THOMASVILLE -- Eight of the best athletes in the Thomas County area were inducted into the Thomasville Hall of Fame Tuesday night. Billy Anderson, Frank Thomas Jr., Gale Hicks Stewart, Sonny Clay, J. Frank Moore, Johnny Bannister, Andy Seery and Wylie Moore Watt were the honorees.
While all shared a common bond in having a positive impact on the community, each did it in his or her own way.
Anderson played running back for Central High School. Anderson's induction had a big place in his heart.
"It's a big thrill because I wasn't a big athlete," Anderson said.
"Just to be mentioned with these names right here is a special honor. Being inducted with them is something else. It's just awesome."
Anderson's biggest thrill on the field came in 1967 when his team played cross-town rival Thomasville. Though the Yellow Jackets lost 21-7, it still is very memorable for Anderson.
"The best one was when I scored against Thomasville," Anderson said.
"It was special."
Thomas was one of the best athletes to walk the halls at Douglas High School, as he played football, basketball and ran track.
He won the Best Athlete Award for three straight years.
"It was amazing," Thomas said of his induction. "I was a good athlete in all the sports I participated in."
Stewart was a star in basketball for Central High School. She was a key component on Central's state championship teams in 1967 and 1968. The former guard explained just how shocking it was when to found out she was being inducted.
"I was kind of surprised when they asked me. It was just an honor to be invited," Stewart said.
As far as what memories stand out in her mind of her time on the court, it was the unity her and her team had together.
"Basically the camaraderie with all the team and the relationship we had," Stewart said. "We had come from a real strong background in athletics. We came together when we consolidated, so it gave us a lot of depth. I think that's one of the reasons we had such a strong team.
"It was phenomenal while it lasted, and we really enjoyed it. We learned a lot and had a really good coach."
While Stewart shined on the court, the late Sonny Clay played football and basketball for the Bulldogs. He is best remembered for calling football games for Central and Thomasville High School. His wife, Pat, said Sonny was a man totally involved in the community.
"He would be delighted. He loved Thomasville and Thomas County," Pat said. "He was very active in the community."
When people remember Clay on Friday nights, there's that memorable catch-phrase that symbolized Sonny behind the microphone.
"Instead of saying they threw a flag, the official dropped the hanky," Pat said. "We teased him about that all the time."
Moore played baseball and football at Thomasville. Like everyone else, he was very surprised when he first found out about the induction.
"It means a great deal to me," Moore said. "I thought maybe they had the wrong number when they called me.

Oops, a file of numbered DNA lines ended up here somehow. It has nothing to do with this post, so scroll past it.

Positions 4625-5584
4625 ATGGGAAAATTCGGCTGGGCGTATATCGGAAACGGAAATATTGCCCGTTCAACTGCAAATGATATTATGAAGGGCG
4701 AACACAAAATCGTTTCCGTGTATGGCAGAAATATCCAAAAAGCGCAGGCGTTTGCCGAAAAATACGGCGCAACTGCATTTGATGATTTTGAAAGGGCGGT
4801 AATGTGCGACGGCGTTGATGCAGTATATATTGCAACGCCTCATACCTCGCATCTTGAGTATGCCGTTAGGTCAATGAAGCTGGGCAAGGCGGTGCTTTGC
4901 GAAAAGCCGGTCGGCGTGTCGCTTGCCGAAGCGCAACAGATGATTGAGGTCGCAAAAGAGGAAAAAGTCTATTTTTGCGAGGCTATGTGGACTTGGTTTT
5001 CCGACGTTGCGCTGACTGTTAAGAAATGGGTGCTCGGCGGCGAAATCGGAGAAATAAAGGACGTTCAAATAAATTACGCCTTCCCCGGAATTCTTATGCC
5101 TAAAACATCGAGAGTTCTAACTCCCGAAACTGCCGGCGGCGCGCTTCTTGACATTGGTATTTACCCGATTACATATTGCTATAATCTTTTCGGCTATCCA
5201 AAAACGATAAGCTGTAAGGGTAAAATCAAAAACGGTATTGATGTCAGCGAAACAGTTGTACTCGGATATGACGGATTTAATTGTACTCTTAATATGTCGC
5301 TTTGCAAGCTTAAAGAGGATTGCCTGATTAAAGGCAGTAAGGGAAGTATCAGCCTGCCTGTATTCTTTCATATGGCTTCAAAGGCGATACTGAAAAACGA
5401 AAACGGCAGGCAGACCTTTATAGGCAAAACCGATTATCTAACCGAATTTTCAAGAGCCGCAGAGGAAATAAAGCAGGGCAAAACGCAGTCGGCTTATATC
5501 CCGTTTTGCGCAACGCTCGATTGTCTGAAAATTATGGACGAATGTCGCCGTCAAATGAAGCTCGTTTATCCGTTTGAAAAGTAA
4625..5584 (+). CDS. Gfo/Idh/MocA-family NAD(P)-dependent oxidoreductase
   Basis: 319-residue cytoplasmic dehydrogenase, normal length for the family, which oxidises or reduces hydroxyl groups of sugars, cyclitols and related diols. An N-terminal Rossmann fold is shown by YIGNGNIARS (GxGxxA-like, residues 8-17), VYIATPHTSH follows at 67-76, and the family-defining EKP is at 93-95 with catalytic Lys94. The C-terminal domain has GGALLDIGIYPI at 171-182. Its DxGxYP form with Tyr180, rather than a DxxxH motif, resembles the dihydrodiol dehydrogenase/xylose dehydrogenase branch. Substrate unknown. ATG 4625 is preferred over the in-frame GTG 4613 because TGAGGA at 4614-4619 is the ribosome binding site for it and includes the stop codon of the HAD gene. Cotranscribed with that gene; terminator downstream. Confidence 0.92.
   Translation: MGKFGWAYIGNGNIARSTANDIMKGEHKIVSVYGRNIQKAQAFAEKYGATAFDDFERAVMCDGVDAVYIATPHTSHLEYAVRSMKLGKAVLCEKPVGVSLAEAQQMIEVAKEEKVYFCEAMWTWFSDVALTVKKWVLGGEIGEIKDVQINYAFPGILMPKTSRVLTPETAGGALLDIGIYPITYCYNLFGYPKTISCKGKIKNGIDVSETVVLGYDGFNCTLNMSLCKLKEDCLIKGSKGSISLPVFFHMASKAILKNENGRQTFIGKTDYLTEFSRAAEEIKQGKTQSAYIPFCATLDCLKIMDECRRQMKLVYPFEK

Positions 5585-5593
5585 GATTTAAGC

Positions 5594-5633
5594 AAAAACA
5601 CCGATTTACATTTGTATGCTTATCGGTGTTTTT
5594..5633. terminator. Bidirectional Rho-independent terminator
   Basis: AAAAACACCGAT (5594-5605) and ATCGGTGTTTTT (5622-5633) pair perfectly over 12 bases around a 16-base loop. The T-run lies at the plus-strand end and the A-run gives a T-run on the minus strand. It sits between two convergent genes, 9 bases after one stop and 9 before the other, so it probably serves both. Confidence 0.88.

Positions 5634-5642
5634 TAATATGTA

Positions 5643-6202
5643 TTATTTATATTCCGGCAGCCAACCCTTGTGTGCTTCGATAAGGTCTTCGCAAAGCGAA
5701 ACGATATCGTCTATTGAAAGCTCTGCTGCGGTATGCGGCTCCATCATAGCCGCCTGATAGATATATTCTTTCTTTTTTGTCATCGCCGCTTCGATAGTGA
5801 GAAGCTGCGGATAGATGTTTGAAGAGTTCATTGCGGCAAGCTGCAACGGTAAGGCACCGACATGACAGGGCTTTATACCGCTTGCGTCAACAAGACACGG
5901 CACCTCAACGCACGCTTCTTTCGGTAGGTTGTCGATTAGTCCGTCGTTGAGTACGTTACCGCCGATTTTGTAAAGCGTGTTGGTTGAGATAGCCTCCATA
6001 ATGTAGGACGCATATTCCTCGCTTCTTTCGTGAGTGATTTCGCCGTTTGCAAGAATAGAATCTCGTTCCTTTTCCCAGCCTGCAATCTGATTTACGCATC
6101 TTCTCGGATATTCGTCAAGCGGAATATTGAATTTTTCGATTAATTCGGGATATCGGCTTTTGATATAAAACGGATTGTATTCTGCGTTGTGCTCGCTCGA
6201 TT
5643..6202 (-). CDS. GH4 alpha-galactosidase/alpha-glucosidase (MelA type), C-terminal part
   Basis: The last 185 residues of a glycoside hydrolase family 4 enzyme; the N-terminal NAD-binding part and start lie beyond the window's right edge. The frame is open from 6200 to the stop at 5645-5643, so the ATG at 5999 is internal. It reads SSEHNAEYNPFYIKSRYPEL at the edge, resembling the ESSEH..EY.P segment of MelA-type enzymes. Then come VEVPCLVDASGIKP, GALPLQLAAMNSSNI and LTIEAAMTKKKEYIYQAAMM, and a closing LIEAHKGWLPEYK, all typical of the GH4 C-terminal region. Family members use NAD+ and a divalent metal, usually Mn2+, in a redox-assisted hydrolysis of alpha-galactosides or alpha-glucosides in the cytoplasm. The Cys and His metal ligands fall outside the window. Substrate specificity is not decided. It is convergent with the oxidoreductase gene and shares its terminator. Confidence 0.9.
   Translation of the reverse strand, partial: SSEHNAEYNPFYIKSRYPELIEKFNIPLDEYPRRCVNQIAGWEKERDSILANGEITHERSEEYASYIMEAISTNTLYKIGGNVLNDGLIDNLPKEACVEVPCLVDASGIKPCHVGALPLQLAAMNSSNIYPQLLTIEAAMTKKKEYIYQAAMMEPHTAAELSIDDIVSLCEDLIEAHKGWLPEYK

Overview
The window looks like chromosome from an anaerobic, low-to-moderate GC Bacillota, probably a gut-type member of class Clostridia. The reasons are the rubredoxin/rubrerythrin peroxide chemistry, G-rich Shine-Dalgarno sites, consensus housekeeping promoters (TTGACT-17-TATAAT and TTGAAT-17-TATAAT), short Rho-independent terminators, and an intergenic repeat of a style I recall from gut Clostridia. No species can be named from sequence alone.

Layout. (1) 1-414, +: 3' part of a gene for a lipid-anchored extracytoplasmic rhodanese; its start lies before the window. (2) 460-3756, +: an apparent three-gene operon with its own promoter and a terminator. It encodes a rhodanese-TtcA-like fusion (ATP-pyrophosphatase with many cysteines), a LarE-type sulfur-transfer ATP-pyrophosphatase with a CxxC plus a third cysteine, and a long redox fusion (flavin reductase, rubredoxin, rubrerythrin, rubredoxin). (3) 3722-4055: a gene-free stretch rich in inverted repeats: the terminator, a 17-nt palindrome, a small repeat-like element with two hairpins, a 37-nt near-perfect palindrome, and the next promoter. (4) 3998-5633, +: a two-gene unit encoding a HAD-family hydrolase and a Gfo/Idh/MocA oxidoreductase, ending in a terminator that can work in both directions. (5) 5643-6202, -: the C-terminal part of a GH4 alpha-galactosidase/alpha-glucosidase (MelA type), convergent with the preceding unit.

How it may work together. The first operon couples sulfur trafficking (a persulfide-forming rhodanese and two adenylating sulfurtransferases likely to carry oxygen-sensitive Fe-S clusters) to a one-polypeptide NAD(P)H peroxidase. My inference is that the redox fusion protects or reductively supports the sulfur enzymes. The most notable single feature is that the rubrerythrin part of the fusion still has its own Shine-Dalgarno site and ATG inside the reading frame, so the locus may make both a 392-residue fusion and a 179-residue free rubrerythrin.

Upon graduation in 1947, Moore entered the Army before moving to Brown University where he played football. It was here that Moore recalls his fondest memory as a player, when he played, now legendary head coach Joe Paterno.
"I was a freshman when Paterno was a senior. We scrimmaged them," Moore said. "We had a good time doing that."
Bannister was a track star for Central High School, as he led the team to the Region 1-AAA Championship and a trip to state. He even set a state record for the 440 hurdles. To be mentioned with the great athletes in the Thomasville area is something Bannister will never forget.
"It's probably the greatest honor you can put on someone," Bannister said. "To have grown up in this community and especially to have your coaches that go in ahead of you, then you follow them, that's probably the most fun of it.
Seery was one of the many leaders for the Thomasville Bulldogs in the mid-60s. He was a man who lead by example.
"This is a great honor," Seery said. "I'm very appreciative, very humble. There really are some great athletes here, some great coaches and teachers that meant a lot to us and the community."
Seery recalled the fond memories he had on the field and of former coach Joe Sumerall.
"A lot of hard work, a lot of practice, a lot of sweat and a lot of teamwork. I remember particularly, how (our coach) had us always doing the right thing. I grew on that, and it helped me.
Watt played football during his four years at Thomasville High School. For him, one word describes his feelings on being inducted.
"Humbling, extremely humbling," Watt said. "It's far superior to anything I've ever done. Out of all the people being inducted, I'm about the least athletic."
He is the son of Sports Hall of Fame inductee Dr. Charlie Watt. Like his father, Watt has been instrumental in the community, teaching youth about life, God and family.
"It's extremely important. I think that's what it's really all about," Watt said. "getting involved in your community."
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